C. Donald J Trump’s son had every reason to believe that there was evidence of Hillary’s collusion with Russia

If this seems farfetched, consider this Veselnitskaya  was barred from entry to the US until Loretta Lynch granted her an excedptional “immigration parole” to appear in a judicial proceeding; a federal judge considered — but we can find no ruling — her motion  on January 6, 2016,to extend her stay by a week, and then  with no explanation of how this occurred, she was back in the US on June of that year  where she met with Donald J Trump Jr and attended as a front row guest a Congressional hearing on the Magnitsky act which imposed sanctions on Russia.

To add a dash of extra color to the story the media reported that with the lawyer was a “former Russian counter intelligence officer”, Rinat Akhmetshin.  He denies this.

“I am an American citizen since 2009 who pays taxes, earned his citizenship after living here since 1994, and swore an oath of loyalty to the United States of America,”

Kayleigh McEnany in The Hill characterized this as a “conspiracy theory desperately in earch of evidence”.

Bill Clinton had given a $500,000 speech in Russia.  Clinton had given her approval in handing one-fifth of U.S. uranium to Russia, after which her foundation received $2.35 million from the Russian-controlled company.  Suspiciously, Clinton did not disclose the transaction.

Likewise, Clinton campaign chief John Podesta sat on the board of a company that received $35 million from the Russian government alongside fellow board members Anatoly Chubais, a senior Russian official, and Ruben Vardanyan, an oligarch.

Given this context, why wouldn’t Trump Jr. be open to taking a meeting that offered evidence of incriminating Clinton dealings with Russia, particularly when most of the media refused to look into Clinton’s question-raising actions?[snip] We likewise know that several foreign countries known for their human rights violations  —  like Saudi Arabia, the United Arab Emirates, Qatar, Kuwait, Oman, Brunei, and Algeria  —  donated millions to the Clinton foundation, and yet few publications construed their “support” in a negative way.

Taken together, the micro story of Donald Trump Jr. seeking opposition research  —  much like Clinton allies did in their dealings with the Ukrainian government  —  does nothing in the way of proving the macro allegation that the Trump campaign coordinated with Russia in hacking the DNC and releasing Clinton’s illegally obtained emails.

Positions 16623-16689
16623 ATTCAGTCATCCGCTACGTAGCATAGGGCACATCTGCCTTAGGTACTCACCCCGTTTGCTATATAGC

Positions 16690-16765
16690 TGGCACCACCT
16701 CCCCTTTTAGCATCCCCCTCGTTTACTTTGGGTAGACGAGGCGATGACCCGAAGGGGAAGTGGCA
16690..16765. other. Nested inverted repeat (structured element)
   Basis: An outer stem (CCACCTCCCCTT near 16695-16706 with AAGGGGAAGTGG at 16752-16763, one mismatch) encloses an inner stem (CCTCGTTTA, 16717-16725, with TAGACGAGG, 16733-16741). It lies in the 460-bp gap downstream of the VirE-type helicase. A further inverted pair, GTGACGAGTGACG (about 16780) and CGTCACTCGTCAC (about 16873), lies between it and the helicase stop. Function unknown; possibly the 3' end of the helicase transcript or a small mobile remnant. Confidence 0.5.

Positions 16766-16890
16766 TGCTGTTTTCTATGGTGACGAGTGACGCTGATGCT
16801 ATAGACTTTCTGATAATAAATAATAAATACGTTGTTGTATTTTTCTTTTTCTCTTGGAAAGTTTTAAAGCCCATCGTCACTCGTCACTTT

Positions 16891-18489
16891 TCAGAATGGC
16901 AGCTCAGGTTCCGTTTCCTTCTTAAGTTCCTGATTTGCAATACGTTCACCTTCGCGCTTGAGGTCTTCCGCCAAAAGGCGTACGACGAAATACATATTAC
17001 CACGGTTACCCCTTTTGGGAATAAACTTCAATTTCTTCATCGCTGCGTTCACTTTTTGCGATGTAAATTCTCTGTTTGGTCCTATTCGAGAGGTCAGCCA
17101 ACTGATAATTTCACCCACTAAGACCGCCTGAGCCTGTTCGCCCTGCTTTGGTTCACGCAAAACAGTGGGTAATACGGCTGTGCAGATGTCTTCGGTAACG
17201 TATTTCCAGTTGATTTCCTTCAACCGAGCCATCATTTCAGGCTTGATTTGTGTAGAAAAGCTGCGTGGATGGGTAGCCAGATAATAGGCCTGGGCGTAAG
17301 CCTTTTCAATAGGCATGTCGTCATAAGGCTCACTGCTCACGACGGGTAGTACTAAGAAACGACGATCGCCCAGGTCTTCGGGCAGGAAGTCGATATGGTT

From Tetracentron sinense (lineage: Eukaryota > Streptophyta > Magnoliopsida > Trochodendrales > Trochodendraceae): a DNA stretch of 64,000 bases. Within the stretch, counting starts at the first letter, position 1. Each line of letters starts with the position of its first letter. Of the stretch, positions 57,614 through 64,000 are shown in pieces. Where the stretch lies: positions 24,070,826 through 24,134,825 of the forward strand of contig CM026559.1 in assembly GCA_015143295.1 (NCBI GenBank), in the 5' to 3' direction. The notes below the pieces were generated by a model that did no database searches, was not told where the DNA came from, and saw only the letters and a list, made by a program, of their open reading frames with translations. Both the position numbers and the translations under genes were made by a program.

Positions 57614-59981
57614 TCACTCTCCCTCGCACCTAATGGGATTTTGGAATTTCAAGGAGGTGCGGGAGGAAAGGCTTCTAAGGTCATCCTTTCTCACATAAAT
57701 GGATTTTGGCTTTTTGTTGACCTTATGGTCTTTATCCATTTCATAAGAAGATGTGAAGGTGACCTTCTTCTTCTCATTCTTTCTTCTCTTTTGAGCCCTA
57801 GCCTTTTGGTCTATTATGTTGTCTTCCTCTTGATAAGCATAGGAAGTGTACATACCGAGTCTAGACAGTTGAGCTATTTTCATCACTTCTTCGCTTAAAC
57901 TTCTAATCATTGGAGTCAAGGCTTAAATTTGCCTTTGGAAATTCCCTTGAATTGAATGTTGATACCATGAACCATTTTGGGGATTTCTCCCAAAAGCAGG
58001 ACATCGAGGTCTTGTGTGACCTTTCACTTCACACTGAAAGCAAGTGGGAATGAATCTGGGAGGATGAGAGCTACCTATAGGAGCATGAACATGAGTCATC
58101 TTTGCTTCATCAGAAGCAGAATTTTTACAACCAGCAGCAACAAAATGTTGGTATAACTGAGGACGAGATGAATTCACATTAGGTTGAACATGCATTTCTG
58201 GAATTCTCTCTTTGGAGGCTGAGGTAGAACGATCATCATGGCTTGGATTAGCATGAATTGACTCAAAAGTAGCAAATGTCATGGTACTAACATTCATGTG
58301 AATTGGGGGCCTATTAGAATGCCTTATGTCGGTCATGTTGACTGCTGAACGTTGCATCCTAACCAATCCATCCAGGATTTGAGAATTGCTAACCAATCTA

The American people see through this leftist-purveyed Russia conspiracy theory.  That’s why a full 56 percent want Congress and the media to focus on real issues, not Russia.  If the left continues to concoct Russian collusion evidence, they can fully expect for the 2018 congressional elections to look a lot like the special elections in Kansas, Montana, South Carolina, and Georgia  —  Republican victory.  Voters dismiss the salacious in favor of solutions, and as of now, the left have nothing besides an evidence-free smear campaign.

In any event, isn’t it curious that those who claim to consider a meeting to listen to opposition research, bought hook line and sinker the ridiculous-on-its-face Dossier concted by GPS against Trump, a far more likely piece of Russian intel disinformation? Or why they ignore DNC officials meeting with Ukrainian government officials for dirt on then Trump campaign manager Paul Manafort.

Politico detailed the many ways the Ukrainians worked to help Hillary beat Trump.  As you might guess, they indicated these efforts were “far less concerted or centrally directed than Russia’s alleged hacking and dissemination of Democratic emails.” Covering with the word “alleged” a smear without any evidence but for the mutterings of Crowdstrike, a private outfit which was the only investigation the DNC allowed , a misstep by the Comey FBI which let this pass.

In any event, Legal commentators on both sides of the aisle have confirmed there was nothing illegal about the meeting.   I suppose we can’t expect much more of a press corps so stupid it mistakes the Star Spangled Banner for France’s La Marseillaise, and Bastille Day for the 100th Anniversary of the U.S. entry in WW I.

You’ll just have to work harder in the face of such ignorance and bias to find out what you need to know.

Missile defense damns Obama ‘flexibility’

May 31, 2017

Missile defense damns Obama ‘flexibility’, American Thinker, Daniel John Sobieski, May 31, 2017

Tuesday’s missile defense test, in which a ground-based interceptor successfully intercepted an ICBM over the Pacific, was both a warning to North Korea and another indication that America is back.  The test was in the works before Trump took office, but it comes on an administration welcoming improvements in missile defense versus the prior Obama administration that used back channels to give it away to Putin and the Russians.

As the Washington Examiner reported:

The U.S. Missile Defense Agency successfully shot down a dummy warhead in space over the Pacific Ocean Tuesday during a test of a missile defense system that would protect the country from intercontinental ballistic missiles like the ones being developed by North Korea.

“During the test, an ICBM-class target was launched from the Reagan Test Site on Kwajalein Atoll in the Republic of the Marshall Islands,” said a statement from the agency. “A ground-based interceptor was launched from Vandenberg Air Force Base, California, and its exo-atmospheric kill vehicle intercepted and destroyed the target in a direct collision.”